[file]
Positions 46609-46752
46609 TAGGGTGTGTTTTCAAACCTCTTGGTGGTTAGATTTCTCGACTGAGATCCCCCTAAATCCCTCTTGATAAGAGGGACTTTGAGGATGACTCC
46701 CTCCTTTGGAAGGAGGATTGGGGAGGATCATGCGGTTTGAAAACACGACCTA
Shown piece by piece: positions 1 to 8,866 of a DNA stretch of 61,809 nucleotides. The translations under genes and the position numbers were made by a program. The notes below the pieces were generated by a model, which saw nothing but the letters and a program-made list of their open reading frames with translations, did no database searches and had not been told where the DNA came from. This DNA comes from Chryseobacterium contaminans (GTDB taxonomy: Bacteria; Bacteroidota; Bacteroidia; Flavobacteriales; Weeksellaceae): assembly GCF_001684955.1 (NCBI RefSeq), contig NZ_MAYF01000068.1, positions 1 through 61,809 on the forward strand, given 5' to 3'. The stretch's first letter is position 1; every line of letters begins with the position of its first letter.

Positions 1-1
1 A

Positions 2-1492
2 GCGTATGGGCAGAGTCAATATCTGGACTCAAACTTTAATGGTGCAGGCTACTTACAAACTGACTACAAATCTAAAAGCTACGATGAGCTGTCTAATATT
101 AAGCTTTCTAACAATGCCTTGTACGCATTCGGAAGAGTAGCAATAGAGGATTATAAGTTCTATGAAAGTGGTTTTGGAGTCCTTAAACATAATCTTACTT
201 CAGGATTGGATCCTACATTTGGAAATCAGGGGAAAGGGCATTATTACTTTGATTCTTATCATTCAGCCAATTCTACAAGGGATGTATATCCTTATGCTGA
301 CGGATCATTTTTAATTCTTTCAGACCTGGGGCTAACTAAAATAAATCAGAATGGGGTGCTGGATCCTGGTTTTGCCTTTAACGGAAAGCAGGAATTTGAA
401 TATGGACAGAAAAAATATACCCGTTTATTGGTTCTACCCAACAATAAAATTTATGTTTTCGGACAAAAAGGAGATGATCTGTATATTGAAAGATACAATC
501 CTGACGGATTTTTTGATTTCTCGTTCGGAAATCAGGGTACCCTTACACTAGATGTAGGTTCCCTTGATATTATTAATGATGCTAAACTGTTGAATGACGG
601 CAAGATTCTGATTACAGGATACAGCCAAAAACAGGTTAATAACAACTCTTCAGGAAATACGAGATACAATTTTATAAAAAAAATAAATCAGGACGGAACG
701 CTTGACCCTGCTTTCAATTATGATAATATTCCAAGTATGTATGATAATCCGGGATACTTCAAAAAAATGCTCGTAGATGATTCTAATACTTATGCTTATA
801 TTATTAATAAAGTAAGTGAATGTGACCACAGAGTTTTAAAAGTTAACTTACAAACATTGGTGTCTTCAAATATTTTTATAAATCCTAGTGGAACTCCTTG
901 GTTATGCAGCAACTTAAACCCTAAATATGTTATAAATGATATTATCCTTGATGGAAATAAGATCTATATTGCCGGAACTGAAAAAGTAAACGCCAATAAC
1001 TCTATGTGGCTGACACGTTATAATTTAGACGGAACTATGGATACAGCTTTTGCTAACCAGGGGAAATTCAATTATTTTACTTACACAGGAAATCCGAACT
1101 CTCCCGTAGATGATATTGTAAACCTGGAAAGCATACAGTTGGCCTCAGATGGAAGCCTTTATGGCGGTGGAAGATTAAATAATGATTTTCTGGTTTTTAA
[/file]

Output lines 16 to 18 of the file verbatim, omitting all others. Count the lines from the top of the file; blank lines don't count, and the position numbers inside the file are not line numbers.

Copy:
801 TTATTAATAAAGTAAGTGAATGTGACCACAGAGTTTTAAAAGTTAACTTACAAACATTGGTGTCTTCAAATATTTTTATAAATCCTAGTGGAACTCCTTG
901 GTTATGCAGCAACTTAAACCCTAAATATGTTATAAATGATATTATCCTTGATGGAAATAAGATCTATATTGCCGGAACTGAAAAAGTAAACGCCAATAAC
1001 TCTATGTGGCTGACACGTTATAATTTAGACGGAACTATGGATACAGCTTTTGCTAACCAGGGGAAATTCAATTATTTTACTTACACAGGAAATCCGAACT